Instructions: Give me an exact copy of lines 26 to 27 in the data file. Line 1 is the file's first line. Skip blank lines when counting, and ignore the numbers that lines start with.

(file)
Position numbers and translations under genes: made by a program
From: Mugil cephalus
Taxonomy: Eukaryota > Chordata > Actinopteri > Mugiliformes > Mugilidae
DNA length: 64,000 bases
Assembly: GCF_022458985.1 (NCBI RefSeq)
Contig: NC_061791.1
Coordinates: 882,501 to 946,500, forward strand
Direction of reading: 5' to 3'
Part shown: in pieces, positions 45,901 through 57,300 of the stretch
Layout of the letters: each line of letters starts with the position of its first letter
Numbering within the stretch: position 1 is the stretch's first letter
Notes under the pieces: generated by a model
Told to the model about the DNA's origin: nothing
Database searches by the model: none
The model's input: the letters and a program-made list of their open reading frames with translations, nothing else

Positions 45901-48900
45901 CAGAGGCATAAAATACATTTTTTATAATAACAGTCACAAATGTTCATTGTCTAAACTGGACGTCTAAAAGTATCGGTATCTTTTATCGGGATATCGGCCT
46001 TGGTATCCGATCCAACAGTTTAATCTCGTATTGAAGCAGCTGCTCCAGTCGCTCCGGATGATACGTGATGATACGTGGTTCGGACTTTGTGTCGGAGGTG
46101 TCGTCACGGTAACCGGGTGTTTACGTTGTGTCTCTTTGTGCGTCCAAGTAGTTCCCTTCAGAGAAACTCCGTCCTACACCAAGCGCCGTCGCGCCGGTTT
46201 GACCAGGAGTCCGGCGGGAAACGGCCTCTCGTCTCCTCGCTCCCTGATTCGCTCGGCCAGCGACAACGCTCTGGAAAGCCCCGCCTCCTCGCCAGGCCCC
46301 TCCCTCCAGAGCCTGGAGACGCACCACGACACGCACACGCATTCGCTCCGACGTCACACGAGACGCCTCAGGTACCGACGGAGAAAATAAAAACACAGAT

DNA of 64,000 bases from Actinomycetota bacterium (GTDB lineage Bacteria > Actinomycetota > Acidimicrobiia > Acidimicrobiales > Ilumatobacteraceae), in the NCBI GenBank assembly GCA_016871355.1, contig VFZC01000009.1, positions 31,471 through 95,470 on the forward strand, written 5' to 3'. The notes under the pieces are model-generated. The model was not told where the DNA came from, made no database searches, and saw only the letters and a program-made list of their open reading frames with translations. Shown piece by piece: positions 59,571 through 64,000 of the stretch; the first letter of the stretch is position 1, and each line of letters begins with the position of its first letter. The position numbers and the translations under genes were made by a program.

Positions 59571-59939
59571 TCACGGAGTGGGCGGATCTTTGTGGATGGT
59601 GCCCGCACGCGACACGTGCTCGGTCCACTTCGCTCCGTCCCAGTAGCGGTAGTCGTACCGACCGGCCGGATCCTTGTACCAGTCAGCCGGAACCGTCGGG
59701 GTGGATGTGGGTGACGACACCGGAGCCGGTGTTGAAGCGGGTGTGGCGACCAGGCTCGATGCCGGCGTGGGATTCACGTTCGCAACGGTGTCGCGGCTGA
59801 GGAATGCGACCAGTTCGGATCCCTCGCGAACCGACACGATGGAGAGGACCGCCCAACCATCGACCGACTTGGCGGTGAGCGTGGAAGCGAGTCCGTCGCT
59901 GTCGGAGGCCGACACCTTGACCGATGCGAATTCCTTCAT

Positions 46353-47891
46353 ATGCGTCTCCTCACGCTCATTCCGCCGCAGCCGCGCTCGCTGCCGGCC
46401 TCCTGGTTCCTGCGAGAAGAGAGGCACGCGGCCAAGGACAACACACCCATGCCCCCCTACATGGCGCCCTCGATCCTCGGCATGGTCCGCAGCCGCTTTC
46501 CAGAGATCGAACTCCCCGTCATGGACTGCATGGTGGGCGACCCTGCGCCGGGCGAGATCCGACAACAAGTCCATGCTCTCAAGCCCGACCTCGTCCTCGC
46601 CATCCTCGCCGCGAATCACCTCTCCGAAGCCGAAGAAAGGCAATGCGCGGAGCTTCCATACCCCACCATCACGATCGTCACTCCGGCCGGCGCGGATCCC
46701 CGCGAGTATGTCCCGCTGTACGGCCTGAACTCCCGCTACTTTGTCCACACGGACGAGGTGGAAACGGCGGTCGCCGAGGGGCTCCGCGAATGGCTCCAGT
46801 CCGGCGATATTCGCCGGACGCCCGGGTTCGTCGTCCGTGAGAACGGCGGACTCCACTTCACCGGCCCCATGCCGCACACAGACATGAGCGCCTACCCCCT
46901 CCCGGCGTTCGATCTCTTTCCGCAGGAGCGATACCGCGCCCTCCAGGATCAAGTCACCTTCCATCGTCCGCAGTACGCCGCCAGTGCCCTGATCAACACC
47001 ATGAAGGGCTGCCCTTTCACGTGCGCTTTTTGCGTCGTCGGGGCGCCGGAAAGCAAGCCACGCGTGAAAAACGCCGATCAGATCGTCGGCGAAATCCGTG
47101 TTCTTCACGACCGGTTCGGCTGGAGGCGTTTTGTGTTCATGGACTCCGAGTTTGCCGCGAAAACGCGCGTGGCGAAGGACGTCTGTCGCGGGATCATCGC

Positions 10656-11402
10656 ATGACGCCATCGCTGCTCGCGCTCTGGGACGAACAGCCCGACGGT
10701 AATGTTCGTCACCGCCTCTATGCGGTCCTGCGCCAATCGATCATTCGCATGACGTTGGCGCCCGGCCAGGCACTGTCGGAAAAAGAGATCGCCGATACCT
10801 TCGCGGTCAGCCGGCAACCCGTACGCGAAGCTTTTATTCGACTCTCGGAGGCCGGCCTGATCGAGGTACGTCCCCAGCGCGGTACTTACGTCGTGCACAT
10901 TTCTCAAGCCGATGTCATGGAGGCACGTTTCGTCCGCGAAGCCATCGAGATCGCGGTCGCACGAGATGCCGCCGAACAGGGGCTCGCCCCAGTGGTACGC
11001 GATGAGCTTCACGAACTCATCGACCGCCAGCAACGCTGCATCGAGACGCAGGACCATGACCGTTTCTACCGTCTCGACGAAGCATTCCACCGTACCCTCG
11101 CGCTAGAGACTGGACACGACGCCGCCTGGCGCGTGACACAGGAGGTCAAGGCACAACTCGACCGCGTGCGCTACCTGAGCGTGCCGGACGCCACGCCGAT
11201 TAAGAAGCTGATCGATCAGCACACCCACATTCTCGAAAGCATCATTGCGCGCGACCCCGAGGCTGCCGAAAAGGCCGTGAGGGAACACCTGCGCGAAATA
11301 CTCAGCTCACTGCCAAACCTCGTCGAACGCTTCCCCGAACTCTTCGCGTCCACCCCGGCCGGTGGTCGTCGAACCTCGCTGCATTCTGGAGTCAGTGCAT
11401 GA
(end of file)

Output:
59701 GTGGATGTGGGTGACGACACCGGAGCCGGTGTTGAAGCGGGTGTGGCGACCAGGCTCGATGCCGGCGTGGGATTCACGTTCGCAACGGTGTCGCGGCTGA
59801 GGAATGCGACCAGTTCGGATCCCTCGCGAACCGACACGATGGAGAGGACCGCCCAACCATCGACCGACTTGGCGGTGAGCGTGGAAGCGAGTCCGTCGCT